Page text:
Wednesday, November 25, 2009

A large, high dynamic range file - Polaroid Type 55 Negative

Video, audio and photographic imaging share many things in common, including the need for lots of data to deliver and present detailed information over a large area, or time frame.  In the case of music, compression schemes lighten the data load while degrading the original file.  Images suffer the same degradation in jpeg compression.

Blogger is set up to give you a clickable thumbnail image, like the one you see on the left derived from a 4X5" Polaroid Type 55 black and white instant negative shot with a view camera.  The scene is Hemlock Gorge in Newton, MA, where the Charles River spills over several dams built before the turn of the last century.

Click on the image, wait for it to load (a fraction of a second if you have broadband) and thank google.Or click here and get the full size file.


Anonymous said...

Very nice photo. This would make a nice print at 8X10. I thought that I had broadband but it took more than 30 seconds to download the whole file. Happy Thanksgiving N1IPP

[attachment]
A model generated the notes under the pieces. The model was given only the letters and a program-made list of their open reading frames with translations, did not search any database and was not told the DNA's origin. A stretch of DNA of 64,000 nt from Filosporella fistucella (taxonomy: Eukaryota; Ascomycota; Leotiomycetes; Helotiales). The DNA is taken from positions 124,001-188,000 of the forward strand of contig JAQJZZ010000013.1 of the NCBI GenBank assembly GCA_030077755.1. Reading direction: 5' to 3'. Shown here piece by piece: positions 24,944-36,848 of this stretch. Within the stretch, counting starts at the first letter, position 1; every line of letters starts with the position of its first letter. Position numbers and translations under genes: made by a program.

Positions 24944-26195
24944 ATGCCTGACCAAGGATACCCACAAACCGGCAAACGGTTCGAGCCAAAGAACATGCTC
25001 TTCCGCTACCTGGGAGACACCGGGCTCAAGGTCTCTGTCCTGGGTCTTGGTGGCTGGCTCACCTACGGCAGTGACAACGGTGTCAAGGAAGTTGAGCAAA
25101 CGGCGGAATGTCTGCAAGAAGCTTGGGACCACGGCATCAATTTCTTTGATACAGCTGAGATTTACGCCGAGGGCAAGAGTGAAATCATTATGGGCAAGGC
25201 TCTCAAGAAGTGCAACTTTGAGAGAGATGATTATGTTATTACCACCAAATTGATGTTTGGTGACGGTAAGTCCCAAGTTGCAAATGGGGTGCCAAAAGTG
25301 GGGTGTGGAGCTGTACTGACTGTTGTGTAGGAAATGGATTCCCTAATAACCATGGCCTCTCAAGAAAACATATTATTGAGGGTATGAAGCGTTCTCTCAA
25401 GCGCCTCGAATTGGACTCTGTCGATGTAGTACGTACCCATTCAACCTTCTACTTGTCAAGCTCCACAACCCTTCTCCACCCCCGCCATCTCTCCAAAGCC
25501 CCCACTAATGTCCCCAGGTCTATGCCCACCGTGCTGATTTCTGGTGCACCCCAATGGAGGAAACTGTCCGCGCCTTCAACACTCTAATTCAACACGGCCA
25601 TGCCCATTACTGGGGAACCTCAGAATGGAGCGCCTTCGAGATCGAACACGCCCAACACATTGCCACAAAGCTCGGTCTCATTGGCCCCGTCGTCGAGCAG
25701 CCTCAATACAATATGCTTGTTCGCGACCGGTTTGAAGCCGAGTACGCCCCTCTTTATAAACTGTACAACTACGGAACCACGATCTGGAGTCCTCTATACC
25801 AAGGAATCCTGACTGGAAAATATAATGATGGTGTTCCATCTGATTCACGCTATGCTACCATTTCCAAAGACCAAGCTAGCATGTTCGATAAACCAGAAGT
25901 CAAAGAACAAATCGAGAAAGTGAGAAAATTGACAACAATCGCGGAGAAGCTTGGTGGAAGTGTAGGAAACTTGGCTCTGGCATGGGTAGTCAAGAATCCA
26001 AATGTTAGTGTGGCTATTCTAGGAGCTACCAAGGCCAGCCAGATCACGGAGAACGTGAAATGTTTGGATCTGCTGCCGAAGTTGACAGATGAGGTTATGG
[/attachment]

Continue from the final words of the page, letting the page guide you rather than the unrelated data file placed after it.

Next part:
Bob Crowley said...

Thanks. I think this should hold together well larger than that - it's a 4X5 negative, and I scanned at the lowest resolution for a 10Mb file.

Regan said...

At the very top of the image there is a dotted white line that appears to be some kind of artifact. Is this from the scanning process? Must be a hi-res scanner, the contrast is excellent.

On an unrelated note, are you able to add an RSS feed for the blog?

Bob Crowley said...

That line is the separation line from the Polaroid negative emulsion to the positive or proof print. All of the type 55 prints/negatives had this to some degree. Type 55, along with all other Polaroid film, is long gone. A type 55 4X5 negative could be nearly as good as sheet film.

The scanner is an Epson 750 with the 4X5 scanning plate, dry scan using Silverfast SW. This is a low resolution scan. I can make a two-pass scan over 1 Gb and that is what they do now for making very large prints digitally from large format negatives.

RSS and Atom feeds are available, and turned on. There is at least one running elsewhere that delivers the text and thumbnails of this blog, but I have not run across it in a long time.

Bob Crowley said...

I see this is post 641.

Anonymous said...

are you sure this is polaroid? I have never seen one this clear.